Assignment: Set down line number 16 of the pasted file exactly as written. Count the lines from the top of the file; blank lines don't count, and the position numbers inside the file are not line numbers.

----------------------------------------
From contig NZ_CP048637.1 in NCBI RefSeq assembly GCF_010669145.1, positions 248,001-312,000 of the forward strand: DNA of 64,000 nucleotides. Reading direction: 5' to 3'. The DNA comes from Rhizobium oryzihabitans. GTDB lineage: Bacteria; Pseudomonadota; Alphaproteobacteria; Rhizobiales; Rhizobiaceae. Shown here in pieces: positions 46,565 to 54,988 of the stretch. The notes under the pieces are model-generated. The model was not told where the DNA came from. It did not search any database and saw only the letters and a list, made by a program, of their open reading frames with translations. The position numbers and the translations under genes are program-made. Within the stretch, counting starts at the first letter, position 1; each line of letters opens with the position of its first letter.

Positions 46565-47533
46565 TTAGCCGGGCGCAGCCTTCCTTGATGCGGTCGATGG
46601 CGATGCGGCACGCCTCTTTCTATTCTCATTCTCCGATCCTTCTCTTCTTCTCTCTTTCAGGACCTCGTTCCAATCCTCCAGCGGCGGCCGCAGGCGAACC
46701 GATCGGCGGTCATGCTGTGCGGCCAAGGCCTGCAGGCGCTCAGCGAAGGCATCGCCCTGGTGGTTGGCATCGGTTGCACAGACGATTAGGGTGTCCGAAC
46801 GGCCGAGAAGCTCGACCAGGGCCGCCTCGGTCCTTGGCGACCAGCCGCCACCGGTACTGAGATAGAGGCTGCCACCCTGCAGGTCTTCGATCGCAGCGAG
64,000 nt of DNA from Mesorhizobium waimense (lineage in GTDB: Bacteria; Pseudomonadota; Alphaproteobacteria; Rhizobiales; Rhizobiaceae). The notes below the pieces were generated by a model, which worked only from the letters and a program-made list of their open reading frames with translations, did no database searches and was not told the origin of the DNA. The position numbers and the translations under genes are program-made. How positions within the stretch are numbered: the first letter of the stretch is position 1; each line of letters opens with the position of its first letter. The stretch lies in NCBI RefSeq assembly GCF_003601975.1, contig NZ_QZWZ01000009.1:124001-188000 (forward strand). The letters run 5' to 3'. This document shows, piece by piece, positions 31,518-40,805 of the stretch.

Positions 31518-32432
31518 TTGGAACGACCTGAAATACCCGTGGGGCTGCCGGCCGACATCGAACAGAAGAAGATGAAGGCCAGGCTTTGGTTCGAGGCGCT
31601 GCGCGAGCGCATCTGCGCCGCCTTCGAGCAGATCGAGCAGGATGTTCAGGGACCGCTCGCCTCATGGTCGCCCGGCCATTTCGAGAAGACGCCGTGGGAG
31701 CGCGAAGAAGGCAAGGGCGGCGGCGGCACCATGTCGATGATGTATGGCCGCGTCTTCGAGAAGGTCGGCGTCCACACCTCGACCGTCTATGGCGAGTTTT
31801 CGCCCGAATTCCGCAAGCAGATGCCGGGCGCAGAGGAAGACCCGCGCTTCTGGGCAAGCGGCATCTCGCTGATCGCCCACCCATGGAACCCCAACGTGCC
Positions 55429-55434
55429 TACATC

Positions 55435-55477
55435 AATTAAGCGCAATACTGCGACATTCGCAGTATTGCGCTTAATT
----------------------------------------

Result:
55435 AATTAAGCGCAATACTGCGACATTCGCAGTATTGCGCTTAATT